July-September, 1950: Battle of the Pusan Perimeter Summary

  • Last updated on November 11, 2022

North Korean forces invaded South Korea on June 25, 1950, advancing southward quickly despite U.S. military intervention. After defeats at Osan, the Kum River, and Taejon, the U.S. Eighth Army established in late July a defensive position in the southeast corner of the peninsula. A rectangular area, the Pusan Perimeter was about eighty miles from north to south along the Naktong River and fifty miles east to west to just north of Yongdok on the Sea of Japan. Defending it was the U.S. Twenty-fourth and Twenty-fifth Infantry and First Cavalry Divisions together with the First, Third, Sixth, Eighth, and Capital Divisions of the Republic of Korea (ROK), guided by General Walton Walker.

North Korean forces invaded South Korea on June 25, 1950, advancing southward quickly despite U.S. military intervention. After defeats at Osan, the Kum River, and Taejon, the U.S. Eighth Army established in late July a defensive position in the southeast corner of the peninsula. A rectangular area, the Pusan Perimeter was about eighty miles from north to south along the Naktong River and fifty miles east to west to just north of Yongdok on the Sea of Japan. Defending it was the U.S. Twenty-fourth and Twenty-fifth Infantry and First Cavalry Divisions together with the First, Third, Sixth, Eighth, and Capital Divisions of the Republic of Korea (ROK), guided by General Walton Walker.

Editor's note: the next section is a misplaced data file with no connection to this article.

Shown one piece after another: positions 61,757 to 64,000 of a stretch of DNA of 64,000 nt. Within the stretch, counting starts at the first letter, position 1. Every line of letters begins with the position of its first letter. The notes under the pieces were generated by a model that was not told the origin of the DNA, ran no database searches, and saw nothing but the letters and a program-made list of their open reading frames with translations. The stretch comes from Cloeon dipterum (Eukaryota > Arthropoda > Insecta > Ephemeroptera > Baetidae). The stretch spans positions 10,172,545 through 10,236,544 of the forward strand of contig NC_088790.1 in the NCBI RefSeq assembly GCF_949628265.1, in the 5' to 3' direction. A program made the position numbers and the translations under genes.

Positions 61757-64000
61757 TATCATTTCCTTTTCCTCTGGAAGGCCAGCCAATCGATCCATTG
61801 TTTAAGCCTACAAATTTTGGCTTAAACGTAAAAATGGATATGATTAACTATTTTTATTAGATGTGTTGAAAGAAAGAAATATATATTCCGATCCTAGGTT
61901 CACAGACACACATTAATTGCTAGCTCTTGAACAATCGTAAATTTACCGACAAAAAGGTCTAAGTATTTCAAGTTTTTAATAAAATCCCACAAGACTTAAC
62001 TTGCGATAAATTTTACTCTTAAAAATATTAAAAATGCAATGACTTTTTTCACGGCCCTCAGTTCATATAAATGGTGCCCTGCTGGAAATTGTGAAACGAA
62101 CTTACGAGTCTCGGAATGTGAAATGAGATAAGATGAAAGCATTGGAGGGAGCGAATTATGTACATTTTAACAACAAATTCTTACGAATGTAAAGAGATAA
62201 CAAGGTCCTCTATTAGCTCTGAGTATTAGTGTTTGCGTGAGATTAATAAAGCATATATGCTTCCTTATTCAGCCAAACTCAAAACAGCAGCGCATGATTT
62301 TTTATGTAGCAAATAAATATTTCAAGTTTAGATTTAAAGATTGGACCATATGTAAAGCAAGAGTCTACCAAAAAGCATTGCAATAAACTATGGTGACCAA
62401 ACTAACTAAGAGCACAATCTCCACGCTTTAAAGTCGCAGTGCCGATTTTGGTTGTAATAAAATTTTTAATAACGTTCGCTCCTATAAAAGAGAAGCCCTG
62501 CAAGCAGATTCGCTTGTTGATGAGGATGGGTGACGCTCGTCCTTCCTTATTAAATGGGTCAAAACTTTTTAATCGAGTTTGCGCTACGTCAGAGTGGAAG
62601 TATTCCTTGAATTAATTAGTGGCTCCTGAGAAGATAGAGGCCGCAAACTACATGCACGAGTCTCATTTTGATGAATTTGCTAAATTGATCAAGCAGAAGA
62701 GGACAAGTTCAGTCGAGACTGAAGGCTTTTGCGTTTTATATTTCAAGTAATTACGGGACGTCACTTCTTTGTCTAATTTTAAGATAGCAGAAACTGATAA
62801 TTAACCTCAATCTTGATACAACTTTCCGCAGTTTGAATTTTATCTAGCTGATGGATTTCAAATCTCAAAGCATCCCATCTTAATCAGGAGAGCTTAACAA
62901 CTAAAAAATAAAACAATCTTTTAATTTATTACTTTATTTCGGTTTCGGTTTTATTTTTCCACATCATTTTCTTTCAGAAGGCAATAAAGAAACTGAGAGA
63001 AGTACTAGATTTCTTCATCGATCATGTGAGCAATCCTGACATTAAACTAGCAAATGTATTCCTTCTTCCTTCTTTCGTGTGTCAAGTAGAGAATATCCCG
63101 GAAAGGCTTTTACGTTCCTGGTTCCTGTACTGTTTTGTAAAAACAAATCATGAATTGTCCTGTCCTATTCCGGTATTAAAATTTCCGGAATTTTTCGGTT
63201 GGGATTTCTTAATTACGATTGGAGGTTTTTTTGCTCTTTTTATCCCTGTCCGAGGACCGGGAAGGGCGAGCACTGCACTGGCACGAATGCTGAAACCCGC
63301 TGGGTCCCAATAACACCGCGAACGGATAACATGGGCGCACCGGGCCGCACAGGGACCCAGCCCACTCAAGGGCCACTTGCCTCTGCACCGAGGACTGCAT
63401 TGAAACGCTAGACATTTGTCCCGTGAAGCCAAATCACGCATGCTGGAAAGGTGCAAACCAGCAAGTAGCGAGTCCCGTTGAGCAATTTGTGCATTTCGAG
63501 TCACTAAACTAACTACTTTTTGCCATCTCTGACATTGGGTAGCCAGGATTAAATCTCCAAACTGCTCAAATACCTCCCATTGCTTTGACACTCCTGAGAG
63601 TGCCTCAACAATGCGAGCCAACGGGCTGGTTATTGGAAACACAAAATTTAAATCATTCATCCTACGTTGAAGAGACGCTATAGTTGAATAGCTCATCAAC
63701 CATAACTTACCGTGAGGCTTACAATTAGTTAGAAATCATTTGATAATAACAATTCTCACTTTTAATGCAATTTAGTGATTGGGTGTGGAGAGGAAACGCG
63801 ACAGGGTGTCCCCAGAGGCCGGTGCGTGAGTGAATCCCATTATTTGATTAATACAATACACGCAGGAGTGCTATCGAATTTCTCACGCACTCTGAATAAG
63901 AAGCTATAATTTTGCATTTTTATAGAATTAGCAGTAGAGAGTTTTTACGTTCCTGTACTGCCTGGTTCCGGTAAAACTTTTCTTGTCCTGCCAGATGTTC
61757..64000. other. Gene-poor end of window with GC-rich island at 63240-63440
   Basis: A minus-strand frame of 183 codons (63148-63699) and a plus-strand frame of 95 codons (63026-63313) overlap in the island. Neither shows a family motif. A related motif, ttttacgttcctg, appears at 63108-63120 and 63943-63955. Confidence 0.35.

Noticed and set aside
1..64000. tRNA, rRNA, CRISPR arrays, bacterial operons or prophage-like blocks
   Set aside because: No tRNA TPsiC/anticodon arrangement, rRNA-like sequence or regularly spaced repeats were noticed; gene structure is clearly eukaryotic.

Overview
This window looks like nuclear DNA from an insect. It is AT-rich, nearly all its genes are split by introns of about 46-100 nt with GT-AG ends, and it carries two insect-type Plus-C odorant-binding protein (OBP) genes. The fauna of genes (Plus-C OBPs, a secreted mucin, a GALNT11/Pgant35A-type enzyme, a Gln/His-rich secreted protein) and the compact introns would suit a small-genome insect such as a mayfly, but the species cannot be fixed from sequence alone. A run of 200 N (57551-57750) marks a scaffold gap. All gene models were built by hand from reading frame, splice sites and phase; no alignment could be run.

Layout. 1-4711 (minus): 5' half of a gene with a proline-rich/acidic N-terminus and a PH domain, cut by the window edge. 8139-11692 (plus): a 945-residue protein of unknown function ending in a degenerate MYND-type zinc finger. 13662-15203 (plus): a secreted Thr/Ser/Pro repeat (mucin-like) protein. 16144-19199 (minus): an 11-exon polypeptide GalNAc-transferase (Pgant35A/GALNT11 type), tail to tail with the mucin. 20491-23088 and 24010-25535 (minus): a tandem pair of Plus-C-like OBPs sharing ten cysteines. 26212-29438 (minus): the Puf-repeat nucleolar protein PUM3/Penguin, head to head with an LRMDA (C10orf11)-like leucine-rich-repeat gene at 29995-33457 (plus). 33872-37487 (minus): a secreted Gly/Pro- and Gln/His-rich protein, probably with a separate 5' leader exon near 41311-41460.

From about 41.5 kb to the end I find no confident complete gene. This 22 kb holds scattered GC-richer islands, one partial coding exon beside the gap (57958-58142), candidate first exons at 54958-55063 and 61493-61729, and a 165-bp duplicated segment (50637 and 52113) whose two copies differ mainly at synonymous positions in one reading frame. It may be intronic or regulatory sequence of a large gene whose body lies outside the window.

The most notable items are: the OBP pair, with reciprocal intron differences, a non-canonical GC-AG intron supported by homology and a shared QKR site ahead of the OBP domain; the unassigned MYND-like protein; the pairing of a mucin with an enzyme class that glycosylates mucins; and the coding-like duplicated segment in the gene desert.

North Korea’s Third, Fourth, Sixth, Eighteenth, and Twelfth Guards and elements of its Thirteenth and Fifteenth Infantry and 105th Armored Divisions, though exhausted and understrength, initiated fierce fighting for over a month. No longer able to use previously devastating flanking and rear attacks and subject to constant U.S. air and naval bombardment, the North Korean forces, under Choe Yong Gun, battered but did not destroy the Pusan Perimeter.

The South Korean forces successfully defended Taegu, allowing supplies and reinforcements to arrive at Pusan behind shorter logistics lines. The amphibious landing assault at Inchon on September 15, 1950, and then interdiction of North Korea’s extended logistics lines enabled U.S. and South Korean forces to break out of the Pusan Perimeter and move northward swiftly after September 19.

U.S. Marines marching through Pusan on their way to the front. (U.S. Marine Corps)

Categories: History Content